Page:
I could understand Marta’s point of view to some extent. In the sense that she was lured and only wanted to impress Ernst and how she felt for him dictated most of her actions and drove her to be the person she wasn’t. While reading that, the questions that came to mind were: Is it so easy to betray the people you once liked and loved? How strong or weak are people in the face of circumstances? Who decides people’s fates then – other people or one man?
Far to Go questions identity and race as well – What does it mean to wake up one fine day and discover that life isn’t the same anymore just because you belong to a certain race of people? How would we feel if that were to happen to us in today’s time and age?

Alison Pick writes the book with great urgency and beauty. There were portions that overwhelmed me to such an extent that it was difficult for me to read further. Certain passages that spoke of the treatment vetted to Jews literally break the readers’ heart. The intensity of the writing comes from the fact that Alison’s grandparents were also survivors of World War II and fled from Czechoslovakia to Canada. I was deeply moved by the writing and my heart went out to characters more than once and I guess that is the beauty of powerful writing.

Far to Go was nominated for the Booker Long List 2011, however did not make it to the short list. I am amazed at that. Nonetheless, Far to Go is a book that I will not forget in a long time to come. Far to Go is a moving, human tale of perseverance and sometimes of the difficult choices we make as humans.

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Far to Go: A Novel (P.S.)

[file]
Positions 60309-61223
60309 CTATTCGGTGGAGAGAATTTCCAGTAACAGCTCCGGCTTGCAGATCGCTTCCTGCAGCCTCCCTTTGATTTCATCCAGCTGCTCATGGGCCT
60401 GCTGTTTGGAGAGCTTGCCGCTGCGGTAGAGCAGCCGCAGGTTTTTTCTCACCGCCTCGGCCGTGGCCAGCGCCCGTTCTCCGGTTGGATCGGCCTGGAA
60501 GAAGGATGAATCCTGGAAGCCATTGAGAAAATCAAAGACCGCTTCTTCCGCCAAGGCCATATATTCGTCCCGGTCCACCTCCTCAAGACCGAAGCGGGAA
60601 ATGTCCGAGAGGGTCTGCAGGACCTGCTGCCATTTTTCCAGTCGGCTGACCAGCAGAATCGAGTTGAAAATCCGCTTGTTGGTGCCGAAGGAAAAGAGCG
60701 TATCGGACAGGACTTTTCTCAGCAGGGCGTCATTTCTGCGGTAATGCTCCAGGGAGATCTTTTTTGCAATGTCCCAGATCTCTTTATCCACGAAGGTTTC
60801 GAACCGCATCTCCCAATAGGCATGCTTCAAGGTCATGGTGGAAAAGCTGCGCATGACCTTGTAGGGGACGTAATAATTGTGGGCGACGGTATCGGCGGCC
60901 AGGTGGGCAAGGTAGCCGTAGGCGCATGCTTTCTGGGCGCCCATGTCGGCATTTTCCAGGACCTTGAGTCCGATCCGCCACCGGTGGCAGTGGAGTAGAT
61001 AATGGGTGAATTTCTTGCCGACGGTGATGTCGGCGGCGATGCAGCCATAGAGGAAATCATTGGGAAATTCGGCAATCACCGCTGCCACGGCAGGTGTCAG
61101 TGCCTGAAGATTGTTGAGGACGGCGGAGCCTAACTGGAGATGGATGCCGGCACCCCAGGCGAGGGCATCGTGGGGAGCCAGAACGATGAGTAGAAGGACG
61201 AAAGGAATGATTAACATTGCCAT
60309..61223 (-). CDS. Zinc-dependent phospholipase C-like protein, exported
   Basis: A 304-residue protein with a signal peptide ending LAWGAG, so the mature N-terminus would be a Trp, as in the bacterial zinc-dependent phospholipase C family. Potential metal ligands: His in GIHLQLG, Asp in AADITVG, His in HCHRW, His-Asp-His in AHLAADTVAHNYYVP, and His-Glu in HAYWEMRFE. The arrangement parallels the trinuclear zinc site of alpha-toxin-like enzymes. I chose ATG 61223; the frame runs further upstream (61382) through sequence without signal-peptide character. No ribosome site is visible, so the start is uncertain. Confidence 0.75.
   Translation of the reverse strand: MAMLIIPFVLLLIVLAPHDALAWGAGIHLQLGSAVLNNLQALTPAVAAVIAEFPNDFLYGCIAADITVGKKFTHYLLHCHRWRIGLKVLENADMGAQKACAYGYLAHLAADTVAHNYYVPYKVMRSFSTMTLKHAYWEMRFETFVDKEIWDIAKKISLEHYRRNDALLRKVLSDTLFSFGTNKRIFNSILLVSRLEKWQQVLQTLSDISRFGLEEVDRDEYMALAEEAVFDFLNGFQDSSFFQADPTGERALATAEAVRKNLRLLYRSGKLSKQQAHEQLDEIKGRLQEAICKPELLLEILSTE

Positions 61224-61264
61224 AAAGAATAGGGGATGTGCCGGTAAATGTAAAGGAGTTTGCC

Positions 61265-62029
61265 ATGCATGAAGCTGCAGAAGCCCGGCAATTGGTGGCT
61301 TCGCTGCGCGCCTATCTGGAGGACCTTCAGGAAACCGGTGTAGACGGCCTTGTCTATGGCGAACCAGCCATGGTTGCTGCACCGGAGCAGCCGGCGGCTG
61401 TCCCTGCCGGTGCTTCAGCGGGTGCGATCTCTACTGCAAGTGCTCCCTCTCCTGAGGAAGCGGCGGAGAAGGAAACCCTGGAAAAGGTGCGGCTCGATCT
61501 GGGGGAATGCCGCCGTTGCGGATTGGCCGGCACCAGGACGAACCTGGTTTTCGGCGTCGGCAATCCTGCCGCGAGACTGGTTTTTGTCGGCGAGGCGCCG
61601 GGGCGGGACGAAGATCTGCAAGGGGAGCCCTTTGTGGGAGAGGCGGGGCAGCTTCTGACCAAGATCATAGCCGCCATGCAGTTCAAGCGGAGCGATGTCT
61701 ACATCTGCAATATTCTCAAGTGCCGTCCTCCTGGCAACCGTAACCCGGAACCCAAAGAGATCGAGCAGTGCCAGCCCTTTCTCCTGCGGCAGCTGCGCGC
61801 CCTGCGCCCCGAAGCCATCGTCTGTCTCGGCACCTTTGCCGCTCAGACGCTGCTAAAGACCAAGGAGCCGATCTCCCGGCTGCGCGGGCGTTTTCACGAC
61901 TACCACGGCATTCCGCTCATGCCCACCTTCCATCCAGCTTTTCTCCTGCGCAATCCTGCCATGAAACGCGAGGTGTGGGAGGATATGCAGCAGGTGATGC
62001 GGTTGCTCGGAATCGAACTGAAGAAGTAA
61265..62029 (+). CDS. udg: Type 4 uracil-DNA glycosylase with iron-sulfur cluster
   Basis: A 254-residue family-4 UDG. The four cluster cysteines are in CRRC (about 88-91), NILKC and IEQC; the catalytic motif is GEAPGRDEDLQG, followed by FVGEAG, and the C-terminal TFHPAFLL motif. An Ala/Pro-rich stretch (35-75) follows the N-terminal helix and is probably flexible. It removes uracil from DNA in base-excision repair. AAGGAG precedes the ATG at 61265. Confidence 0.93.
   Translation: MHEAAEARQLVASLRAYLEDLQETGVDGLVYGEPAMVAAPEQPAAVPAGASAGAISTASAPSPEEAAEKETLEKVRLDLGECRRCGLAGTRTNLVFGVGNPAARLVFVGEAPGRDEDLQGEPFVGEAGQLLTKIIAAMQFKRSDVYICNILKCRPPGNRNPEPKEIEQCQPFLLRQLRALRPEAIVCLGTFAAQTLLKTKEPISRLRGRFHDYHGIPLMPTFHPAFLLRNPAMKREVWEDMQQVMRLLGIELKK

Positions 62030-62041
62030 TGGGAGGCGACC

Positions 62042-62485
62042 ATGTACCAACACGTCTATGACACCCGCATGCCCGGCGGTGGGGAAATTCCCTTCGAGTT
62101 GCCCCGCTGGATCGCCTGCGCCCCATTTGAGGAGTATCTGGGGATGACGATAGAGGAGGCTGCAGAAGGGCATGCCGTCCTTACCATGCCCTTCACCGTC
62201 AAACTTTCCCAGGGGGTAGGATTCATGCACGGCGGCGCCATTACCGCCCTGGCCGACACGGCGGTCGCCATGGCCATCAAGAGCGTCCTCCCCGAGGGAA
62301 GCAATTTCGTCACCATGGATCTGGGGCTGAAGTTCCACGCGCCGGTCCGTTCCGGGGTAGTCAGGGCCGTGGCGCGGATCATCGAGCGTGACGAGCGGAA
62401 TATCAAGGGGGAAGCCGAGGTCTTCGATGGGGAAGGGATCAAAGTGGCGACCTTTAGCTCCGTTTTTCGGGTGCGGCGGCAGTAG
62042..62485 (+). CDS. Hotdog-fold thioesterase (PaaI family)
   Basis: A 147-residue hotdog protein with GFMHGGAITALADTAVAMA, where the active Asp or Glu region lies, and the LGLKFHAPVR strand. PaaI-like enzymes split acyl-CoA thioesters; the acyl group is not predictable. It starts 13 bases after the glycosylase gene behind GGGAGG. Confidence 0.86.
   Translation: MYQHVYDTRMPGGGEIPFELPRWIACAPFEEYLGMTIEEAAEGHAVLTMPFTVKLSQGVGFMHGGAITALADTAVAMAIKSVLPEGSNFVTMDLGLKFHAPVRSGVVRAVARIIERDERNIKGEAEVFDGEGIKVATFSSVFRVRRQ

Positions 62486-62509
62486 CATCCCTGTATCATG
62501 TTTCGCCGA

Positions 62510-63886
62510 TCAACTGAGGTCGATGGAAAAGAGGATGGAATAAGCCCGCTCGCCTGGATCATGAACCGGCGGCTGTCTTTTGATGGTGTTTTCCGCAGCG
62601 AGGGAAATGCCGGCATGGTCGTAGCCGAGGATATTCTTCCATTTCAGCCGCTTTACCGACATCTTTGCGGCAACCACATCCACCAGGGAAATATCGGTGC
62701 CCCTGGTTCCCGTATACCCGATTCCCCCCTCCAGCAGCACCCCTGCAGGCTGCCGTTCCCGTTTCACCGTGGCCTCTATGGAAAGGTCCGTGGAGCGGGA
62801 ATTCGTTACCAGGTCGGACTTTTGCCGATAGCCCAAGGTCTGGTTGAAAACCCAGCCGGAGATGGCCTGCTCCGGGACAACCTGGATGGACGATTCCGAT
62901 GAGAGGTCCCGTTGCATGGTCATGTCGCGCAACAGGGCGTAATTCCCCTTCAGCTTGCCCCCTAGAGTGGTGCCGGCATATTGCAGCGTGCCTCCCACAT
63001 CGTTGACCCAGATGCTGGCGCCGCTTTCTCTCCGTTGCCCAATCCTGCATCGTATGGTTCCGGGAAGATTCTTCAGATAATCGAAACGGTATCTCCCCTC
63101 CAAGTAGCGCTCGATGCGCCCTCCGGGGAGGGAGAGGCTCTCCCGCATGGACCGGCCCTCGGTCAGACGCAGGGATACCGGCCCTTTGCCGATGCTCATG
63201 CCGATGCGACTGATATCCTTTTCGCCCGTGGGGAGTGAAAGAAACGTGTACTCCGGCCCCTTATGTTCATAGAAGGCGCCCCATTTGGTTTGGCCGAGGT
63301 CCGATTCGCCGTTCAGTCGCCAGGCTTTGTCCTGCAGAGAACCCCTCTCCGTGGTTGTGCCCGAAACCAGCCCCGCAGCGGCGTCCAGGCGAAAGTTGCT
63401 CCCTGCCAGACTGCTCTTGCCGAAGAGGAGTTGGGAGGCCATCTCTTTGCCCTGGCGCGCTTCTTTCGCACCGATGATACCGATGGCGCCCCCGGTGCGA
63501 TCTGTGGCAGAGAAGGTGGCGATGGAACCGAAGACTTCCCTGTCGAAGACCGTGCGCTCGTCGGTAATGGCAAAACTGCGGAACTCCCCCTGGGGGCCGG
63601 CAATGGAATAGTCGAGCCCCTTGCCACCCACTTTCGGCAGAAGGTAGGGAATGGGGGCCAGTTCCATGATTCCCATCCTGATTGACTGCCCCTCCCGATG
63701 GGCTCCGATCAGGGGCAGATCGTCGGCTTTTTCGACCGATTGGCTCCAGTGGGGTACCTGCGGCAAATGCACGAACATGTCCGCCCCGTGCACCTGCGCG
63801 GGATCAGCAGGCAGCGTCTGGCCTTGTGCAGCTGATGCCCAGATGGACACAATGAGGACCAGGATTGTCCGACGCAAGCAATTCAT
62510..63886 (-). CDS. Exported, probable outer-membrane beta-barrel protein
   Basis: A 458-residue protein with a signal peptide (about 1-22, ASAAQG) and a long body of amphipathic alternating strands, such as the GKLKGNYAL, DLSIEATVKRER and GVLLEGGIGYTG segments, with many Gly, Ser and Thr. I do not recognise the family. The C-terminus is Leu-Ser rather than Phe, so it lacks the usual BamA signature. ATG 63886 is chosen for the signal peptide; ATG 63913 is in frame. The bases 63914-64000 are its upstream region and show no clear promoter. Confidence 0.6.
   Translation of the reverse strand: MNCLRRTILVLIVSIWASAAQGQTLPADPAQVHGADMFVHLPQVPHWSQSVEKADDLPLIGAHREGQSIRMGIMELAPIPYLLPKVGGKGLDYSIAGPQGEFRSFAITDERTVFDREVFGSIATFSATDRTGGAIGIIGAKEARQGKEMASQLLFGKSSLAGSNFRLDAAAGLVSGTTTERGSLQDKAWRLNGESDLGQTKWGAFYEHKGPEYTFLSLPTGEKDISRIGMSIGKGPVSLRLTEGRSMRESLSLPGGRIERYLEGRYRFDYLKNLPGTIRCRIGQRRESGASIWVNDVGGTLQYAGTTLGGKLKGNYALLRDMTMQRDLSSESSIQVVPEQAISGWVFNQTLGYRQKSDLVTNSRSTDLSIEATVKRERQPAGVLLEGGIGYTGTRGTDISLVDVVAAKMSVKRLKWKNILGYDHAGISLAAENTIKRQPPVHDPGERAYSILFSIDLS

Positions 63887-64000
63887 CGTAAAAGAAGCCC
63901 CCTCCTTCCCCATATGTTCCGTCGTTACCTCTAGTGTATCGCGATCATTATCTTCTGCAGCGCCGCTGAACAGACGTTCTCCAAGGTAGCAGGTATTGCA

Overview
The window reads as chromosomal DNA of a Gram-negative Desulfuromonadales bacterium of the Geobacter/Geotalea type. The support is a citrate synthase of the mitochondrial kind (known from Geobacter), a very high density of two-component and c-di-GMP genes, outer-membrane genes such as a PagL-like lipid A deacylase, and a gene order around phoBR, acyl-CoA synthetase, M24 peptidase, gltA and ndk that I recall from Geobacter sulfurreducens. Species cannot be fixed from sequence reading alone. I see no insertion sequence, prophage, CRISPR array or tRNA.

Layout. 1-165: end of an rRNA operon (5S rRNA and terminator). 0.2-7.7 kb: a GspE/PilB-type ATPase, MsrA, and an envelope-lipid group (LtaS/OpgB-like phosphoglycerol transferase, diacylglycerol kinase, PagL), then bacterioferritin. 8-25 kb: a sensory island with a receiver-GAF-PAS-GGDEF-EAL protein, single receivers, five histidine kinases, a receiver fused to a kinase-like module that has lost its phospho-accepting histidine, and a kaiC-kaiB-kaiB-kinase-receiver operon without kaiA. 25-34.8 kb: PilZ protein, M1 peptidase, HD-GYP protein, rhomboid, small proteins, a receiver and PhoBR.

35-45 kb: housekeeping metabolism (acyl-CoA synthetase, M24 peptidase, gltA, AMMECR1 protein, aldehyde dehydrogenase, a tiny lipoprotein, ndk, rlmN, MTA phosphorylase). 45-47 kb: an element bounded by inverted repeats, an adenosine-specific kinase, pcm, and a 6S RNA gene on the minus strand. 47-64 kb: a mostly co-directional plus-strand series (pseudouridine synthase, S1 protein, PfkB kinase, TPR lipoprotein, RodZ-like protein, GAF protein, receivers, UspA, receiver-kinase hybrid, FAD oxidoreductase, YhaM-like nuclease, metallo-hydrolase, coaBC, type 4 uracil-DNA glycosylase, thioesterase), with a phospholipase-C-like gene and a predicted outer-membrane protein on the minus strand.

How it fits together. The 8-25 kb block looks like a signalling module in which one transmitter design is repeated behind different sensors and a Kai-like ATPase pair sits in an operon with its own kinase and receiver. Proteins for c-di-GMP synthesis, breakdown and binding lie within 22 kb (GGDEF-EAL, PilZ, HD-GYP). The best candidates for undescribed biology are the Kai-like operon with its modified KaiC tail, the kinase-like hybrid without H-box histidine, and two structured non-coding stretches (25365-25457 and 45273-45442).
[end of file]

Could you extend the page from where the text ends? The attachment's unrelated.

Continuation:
Book Review: The End: Hitler’s Germany: 1944-1945 by Ian Kershaw

Title: The End: Hitler’s Germany: 1944-1945
Author: Ian Kershaw
Publisher: Allen Lane, Penguin Books
ISBN: 978-0-713-99716-3
Genre: Non-Fiction
Source: Publisher
Rating: 5/5

I had never read a single book by Ian Kershaw before “The End”. To be honest, none of his works ever fascinated me and even if they did sometimes, I could not get myself to read them because of my basic preconception: They would be highly pedantic, but I was proved wrong when I picked up The End and could not let go till I had finished reading it.

The End: Hitler’s Germany: 1944-1945 is a clear indication by the title as to what kind of a book this will be. It is about the End days of Hitler’s Germany and how his soldiers and army were still not willing to give up till the very end, despite being fully aware of how this was going to end for them.

A lot has been written on this topic. Almost every World War II historian has made it a point to document and publish the Nazi Regime, and yet something about this book is unique. The very thought and idea of how Hitler’s imagery and perception was so engrained in his regime that even though he was broken man, they fought on regardless, almost unwilling to believe that their demi-god had met his fate – that of ruin.

All this while, as his empire was falling, Hitler tried keeping things normal. From postal service to magazine publication to the day-to-day living – nothing changed. A mask had to be kept on. Ian Kershaw attempts to explore the idea of German people to go down with the regime. He touches upon the structure and mentality of the “charismatic rule” which I personally found very intriguing throughout the book.

Ian Kershaw is an authority on the Third Reich with all that he has written on the topic. Like I said I haven’t read a book by him earlier, however The End has been written with great depth and intensity. Sir Ian Kershaw also focuses on The End as seen through the eyes of commoners – the Germans who instilled all faith in Adolf.

The End closes with the surrender and defeat of Germany. Hitler as well know committed suicide and no one even knew for days on. Civilians suffered and so did soldiers. Everything came to a standstill and despite this earlier Germany continued to fight.

I will not forget this book for a long time because of the kind of impact it had on me. Hitler’s regime ended and the consequences prior and post that were paid by all – especially innocent people. The book did not seem dense or a heavy read to me all. In fact at one point I wished it would not end so soon. A must read for all History lovers.